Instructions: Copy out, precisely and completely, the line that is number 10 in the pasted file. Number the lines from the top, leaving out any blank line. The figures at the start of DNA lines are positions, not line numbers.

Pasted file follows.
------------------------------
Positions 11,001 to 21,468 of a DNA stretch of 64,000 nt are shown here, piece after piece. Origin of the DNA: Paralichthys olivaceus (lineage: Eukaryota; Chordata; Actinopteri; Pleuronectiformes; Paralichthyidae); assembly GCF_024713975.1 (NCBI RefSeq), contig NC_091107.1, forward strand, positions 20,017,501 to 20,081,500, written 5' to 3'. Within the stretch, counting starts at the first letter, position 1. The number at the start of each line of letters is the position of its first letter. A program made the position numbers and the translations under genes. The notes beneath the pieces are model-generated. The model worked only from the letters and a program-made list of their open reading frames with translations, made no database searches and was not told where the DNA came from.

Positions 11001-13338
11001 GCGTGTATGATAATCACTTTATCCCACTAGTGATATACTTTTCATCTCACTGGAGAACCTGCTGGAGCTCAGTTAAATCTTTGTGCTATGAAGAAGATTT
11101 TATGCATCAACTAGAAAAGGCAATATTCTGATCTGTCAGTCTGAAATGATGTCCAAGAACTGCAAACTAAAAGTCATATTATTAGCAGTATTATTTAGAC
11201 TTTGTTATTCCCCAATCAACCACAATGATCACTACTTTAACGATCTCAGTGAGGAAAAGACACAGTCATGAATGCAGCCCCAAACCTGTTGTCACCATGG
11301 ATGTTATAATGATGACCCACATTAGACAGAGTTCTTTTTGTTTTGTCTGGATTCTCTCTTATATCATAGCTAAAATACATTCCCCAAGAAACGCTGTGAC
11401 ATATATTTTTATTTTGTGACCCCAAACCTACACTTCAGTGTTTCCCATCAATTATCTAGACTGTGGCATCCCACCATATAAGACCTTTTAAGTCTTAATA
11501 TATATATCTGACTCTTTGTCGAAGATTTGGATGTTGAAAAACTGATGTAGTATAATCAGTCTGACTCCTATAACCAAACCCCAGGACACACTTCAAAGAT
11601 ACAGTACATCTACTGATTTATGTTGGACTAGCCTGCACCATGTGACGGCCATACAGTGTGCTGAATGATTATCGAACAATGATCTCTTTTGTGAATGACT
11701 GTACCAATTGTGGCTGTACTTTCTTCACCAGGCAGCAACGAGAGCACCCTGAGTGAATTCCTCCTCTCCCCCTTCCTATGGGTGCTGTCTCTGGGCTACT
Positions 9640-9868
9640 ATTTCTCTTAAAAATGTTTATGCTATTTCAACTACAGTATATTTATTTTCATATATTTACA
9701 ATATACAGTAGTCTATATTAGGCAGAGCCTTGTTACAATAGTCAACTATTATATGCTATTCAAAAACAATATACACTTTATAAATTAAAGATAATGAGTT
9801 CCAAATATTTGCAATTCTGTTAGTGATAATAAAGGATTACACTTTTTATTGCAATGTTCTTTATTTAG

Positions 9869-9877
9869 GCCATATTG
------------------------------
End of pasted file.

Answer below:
11701 GTACCAATTGTGGCTGTACTTTCTTCACCAGGCAGCAACGAGAGCACCCTGAGTGAATTCCTCCTCTCCCCCTTCCTATGGGTGCTGTCTCTGGGCTACT